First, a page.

Thursday, April 26, 2012

How to Interact with Collin

You might not think it, considering that he is one of the most loving, laid-back, joyful individuals you'll ever meet, but it can be very intimidating to interact with Collin.

What if you do something wrong? What if he ignores you? How do you even start to interact with someone who, at first glance, doesn't seem to interact?

Having Collin in my life has opened my eyes to how much of adults' interaction with children is really about ourselves: the cute things they say and do to make us laugh, the way they look at us when they talk to us, the thrill of getting a hug or kiss. A lot of what makes kids fun is the way they make us feel when they are happy/cute/adoring.

But what does that mean for a kid who can't look at you? Who can't hug or kiss you? Who doesn't play in the same way as other kids and can't answer you in a way you can understand?

It just means that you need some help in adjusting your kid skills. These are some things I've learned both through my own extensive Collin experience and through watching other people being awesome with him.

1. Get where he can see you.
Collin can't see in the same way you and I can see. His brain has trouble processing what his eyes pick up, so his vision is inconsistent and hard to use. But there are some places where it is better than others - namely, close. If you want Collin to see you, get your face about arm's length from his face (that's his arm, not yours). That's your best bet for some eye contact with Collin, and it is a sure-fire way to get his attention. He might be looking at you out of the corner of his eye, or he might look toward you only every once in a while, but you can be darn sure that he knows you're there.

2. Keep it calm. (At least at first.)
Don't make sudden moves. Because he can't see, sudden movements are just that - movements. He doesn't know that you're just scratching your nose - he just sees your hand (sort of) sweep in from out of nowhere toward his face and he thinks he needs to protect himself. I regularly freak him out by giving him kisses without warning (that's okay, because I'm his mom, but I am trying to get better about it.) Also, don't make scary noises or talk too loud. His hearing is excellent and loud, sudden things scare the crap out of him. (He had a flip-out crying fit at a certain nail-biter of a U of L game not long ago from all of the sudden cheering.) These two things are why other kids can be really tough on Collin. They are super unpredictable and he doesn't know how to keep track of them, much less understand them or protect himself from them. BUT, the better you get to know Collin, the more leeway you'll have. Even though it might seem like a contradiction, when he feels safe he LOVES to bounce, shake, and swing, and he LOVES gross or weird noises.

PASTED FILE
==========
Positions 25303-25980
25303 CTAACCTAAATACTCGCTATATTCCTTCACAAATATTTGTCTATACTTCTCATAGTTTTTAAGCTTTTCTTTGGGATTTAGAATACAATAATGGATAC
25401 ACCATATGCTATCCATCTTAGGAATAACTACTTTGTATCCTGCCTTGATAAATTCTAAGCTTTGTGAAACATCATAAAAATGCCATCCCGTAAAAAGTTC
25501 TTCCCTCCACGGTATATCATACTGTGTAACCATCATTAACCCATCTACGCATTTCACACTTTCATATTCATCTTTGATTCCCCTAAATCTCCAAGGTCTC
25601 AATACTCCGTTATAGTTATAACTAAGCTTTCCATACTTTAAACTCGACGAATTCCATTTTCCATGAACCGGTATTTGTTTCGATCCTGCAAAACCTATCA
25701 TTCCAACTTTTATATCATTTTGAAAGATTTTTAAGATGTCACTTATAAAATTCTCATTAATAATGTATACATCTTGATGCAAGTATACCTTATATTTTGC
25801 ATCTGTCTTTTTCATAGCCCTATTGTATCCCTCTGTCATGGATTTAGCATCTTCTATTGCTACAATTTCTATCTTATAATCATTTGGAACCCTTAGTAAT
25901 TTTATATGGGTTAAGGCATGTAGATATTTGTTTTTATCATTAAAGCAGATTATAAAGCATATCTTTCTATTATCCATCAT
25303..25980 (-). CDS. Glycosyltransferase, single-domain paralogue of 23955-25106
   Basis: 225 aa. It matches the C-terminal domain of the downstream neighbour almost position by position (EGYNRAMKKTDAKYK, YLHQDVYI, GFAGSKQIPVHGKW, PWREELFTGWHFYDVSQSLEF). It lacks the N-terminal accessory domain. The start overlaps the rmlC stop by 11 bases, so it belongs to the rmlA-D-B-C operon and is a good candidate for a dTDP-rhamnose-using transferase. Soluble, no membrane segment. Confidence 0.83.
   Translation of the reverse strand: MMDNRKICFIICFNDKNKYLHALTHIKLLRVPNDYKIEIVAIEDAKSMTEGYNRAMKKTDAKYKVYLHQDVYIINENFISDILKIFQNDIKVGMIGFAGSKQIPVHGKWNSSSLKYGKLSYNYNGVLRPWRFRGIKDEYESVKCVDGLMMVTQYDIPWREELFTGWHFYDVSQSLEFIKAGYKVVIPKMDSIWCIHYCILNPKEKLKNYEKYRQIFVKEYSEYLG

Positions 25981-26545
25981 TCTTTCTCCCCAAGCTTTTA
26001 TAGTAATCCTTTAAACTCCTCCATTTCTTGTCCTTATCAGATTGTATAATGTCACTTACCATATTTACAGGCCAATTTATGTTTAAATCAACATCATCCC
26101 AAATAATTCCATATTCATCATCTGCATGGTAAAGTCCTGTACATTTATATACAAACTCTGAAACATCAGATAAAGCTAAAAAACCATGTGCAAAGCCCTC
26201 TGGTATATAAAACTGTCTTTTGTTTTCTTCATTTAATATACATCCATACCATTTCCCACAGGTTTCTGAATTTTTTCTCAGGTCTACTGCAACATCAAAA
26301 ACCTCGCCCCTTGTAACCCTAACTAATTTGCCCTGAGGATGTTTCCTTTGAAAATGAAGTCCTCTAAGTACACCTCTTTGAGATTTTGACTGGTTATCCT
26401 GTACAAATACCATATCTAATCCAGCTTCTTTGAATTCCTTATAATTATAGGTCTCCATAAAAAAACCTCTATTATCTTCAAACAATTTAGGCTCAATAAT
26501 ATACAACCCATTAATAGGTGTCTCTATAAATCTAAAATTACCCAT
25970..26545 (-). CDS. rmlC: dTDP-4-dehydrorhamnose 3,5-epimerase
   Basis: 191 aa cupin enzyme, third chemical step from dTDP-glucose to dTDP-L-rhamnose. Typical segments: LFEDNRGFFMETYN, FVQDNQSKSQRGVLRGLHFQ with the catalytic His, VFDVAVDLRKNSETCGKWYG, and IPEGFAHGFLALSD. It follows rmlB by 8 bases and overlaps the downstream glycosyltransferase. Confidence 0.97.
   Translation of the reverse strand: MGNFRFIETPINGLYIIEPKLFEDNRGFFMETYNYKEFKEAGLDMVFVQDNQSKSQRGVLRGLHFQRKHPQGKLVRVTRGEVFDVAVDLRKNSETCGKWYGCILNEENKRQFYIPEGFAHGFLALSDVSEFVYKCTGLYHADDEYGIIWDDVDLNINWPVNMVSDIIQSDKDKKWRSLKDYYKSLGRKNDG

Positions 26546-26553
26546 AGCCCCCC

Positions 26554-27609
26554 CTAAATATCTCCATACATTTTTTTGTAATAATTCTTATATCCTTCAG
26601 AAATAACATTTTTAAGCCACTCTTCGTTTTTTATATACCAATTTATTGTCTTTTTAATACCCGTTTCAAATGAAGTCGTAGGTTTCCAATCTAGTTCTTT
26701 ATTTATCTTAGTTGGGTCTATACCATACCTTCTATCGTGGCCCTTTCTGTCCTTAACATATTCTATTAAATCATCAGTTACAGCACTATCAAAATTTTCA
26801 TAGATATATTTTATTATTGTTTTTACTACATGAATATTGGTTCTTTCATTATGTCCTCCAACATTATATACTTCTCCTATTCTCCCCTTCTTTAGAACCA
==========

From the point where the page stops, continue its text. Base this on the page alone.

3. Talk to him. 
Believe me on this: there is nothing quite like having Collin listen to you. This is a boy who makes you feel like what you are saying is important. We still don't know how much he understands, but I'm telling you - it is uncanny how intently he listens when you talk to him. After getting the hang of the first two steps, just talk. Tell him anything. Ask him questions. Recite the ABC's (that's a major favorite). Sing a song. You will have a rapt audience and nothing makes you feel more like you've made a friend than finding someone who really wants to hear what you have to say.

4. Hold him.
Yes, friends. You really can hold Collin. All you have to do is ask. If there is some reason why it won't work, we'll explain, but there aren't many of those situations. We just don't go around asking people if they want to hold Collin. For one thing, it just feels weird to do that unless you're offering a newborn; and for another, some people might really not feel comfortable. But if you do feel comfortable and have the chance, I highly recommend holding him. It puts you in perfect position to talk to him and it really helps you to get more in touch with how his body works. I think Collin's super low tone is scary to some people in the same way it is scary to hold an infant. But holding him sitting down is a good step toward holding him in other situations.